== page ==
A Peek at the $421-Million Future of Toronto's St. Lawrence Centre

TO Live, the city agency behind the civic performance venue, has ambitious plans for it.

A rendering of the new St. Lawrence Centre theatre

A rendering of the new St. Lawrence Centre theatre

Courtesy Photo

Toronto’s St. Lawrence Centre for the Arts is getting an ambitious $421-million facelift.

At a recent public forum, TO Live, the city agency in charge of Toronto’s civic performance venues — The St. Lawrence Centre, Meridian Hall and the Meridian Centre for the Arts — provided new insights into the upcoming transformation of the theatre at Front and Yonge Street.

In his opening statement, city councillor Chris Moise highlighted the significance of the arts. “It’s the arts, which is the fabric of this city. That’s what makes us whole,” he said. “That’s what gives us purpose.”

Toronto city council quickly approved the proposal to demolish the St. Lawrence Centre for the Arts in January 2020, opening opportunities for the site. Deemed outdated and non-compliant with municipal standards, the facility will now be revitalized with an eye towards encouraging cultural innovation for future generations.


The complex, which opened in 1970, boasts the Bluma Appel Theatre, accommodating up to 868 spectators, and the Jane Mallett Theatre, with a seating capacity of 499.

TO Live suggests that the addition of tens of thousands of square feet to the new St. Lawrence Centre will enable the creation of adaptable performance spaces. The intention behind these spaces is to act as a central cultural hub for the community, while simultaneously providing local artists with spaces designed specifically to meet their individual needs. The planned facility will include an anchoring theatre and an “acoustic hall” with a wide view of the city’s downtown skyline.

An independent jury selected the architectural team run by Clyde Wagner, President & CEO, TO Live, that includes Hariri Pontarini Architects, LMN Architects, Tawaw Architecture Collective, Smoke Architecture and SLA.

A rendering of the new St. Lawrence Centre theatreA rendering of the new St. Lawrence Centre theatreCourtesy Photo

“We are here to listen and gather feedback,” said prime architect Siamak Hariri, founding partner of Hariri Pontarini Architects. “What I love about this was [it is] a really big, big opportunity for the city of Toronto, what I call a grow-up moment for the city. Great cities have districts for the arts. That’s what attracted us to this. Not that it was a building, but an inflection moment for the whole city.“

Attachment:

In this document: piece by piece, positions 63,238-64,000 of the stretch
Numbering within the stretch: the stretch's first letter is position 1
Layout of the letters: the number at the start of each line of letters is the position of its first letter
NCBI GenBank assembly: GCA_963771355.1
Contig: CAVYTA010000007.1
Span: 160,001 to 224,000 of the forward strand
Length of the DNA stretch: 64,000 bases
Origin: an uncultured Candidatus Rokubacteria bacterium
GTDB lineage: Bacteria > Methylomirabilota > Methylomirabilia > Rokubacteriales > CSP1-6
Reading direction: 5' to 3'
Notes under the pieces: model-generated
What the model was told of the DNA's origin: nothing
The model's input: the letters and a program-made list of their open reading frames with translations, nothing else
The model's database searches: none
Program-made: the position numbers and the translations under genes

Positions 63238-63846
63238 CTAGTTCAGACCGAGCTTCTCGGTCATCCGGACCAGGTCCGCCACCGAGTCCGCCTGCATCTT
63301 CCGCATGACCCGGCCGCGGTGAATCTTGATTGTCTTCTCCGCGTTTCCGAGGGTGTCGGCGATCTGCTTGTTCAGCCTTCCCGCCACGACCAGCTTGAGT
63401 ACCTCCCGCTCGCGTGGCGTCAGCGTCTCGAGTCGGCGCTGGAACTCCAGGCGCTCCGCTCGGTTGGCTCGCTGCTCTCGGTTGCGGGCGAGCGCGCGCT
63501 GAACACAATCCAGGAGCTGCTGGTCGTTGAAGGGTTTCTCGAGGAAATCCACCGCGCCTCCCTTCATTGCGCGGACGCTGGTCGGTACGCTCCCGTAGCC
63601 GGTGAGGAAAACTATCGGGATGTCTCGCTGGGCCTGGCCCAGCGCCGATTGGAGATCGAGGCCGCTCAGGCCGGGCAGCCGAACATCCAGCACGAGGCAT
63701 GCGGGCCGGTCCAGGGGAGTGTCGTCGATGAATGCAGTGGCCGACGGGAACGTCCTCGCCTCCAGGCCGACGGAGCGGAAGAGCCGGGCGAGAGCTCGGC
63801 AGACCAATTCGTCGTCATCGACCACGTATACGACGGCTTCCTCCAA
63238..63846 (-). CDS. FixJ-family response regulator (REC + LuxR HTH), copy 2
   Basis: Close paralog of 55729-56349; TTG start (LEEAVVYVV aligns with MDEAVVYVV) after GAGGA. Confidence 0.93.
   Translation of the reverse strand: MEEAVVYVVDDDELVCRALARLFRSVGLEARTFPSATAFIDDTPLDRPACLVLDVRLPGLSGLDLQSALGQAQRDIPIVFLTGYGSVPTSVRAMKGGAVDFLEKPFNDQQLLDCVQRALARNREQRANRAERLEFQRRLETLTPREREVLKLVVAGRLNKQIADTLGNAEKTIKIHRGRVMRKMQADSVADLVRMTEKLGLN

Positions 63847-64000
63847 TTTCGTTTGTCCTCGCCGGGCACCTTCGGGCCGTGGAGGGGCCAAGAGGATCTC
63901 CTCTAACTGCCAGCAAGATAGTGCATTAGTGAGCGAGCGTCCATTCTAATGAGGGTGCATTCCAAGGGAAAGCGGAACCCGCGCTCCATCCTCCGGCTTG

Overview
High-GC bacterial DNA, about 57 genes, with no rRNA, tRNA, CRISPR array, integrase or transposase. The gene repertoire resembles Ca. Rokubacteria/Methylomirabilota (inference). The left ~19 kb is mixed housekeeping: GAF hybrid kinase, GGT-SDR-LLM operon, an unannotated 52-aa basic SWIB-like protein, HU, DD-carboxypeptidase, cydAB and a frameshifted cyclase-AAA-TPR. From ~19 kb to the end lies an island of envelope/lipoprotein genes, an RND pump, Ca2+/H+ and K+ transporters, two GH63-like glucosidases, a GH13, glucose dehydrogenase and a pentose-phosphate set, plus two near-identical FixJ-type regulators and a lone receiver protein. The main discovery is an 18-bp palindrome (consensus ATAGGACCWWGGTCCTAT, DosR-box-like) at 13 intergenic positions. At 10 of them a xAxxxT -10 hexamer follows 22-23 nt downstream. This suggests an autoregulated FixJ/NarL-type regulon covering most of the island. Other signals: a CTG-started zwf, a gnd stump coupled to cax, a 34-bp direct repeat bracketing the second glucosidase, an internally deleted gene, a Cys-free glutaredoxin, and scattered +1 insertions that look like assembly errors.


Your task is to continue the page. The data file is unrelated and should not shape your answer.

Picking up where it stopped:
Hariri spoke about radical accessibility. “[It’s] this idea that people from all diverse cultures, the many celebrations, in terms of diversity of race, economic backgrounds, need to feel this could be their place and welcomed, and that we can close an entire street to create this mixture of buildings.”

Wagner insisted the space be enormously flexible to allow the artists to dictate what they want, rather than the space dictating. He called it an ecosystem working together, and stressed the importance of carbon neutrality.

Despite the ambitious scope of the project, funding remains a pivotal consideration. TO Live’s proposed funding plan hinges on reallocating resources from the St. Lawrence Centre’s upgrade budget, supplemented by contributions from provincial, federal, private and corporate entities. While firm commitments are yet to materialize, positive feedback regarding the redevelopment’s vision and design bodes well for its financial prospects.


Audience members were invited to ask questions and provide feedback. “Is there enough infrastructure?” one asked.

The St. Lawrence neighbourhood has many low-rise commercial spaces dating back to the late 1800s and more modern 1960s, 1970s residential spaces, and a lot of green space overall. Was that taken into consideration for the overall design?

“We are mindful of the texture of Front Street, and we have studied the syncopation of the various elevations,” Hariri answered. Hariri says the architects are keeping in mind the surrounding buildings and the spacing of windows, to create something that is in harmony with the area. "I don’t want this to feel like a big clunker dropped on the street.”


As for TO Live, Wagner says the goal is to serve the entire city, providing space for hundreds of artistic groups. “We truly are a catch for all the institutions, all the arts groups and all the artists.”

With construction planned to begin in 2026, the St. Lawrence Centre has a big goal: not just to revitalize one building, but to redefine Toronto’s cultural landscape for generations to come.

Arthur Fogel photographed in Los Angeles.
Lane Dorsey

Arthur Fogel photographed in Los Angeles.


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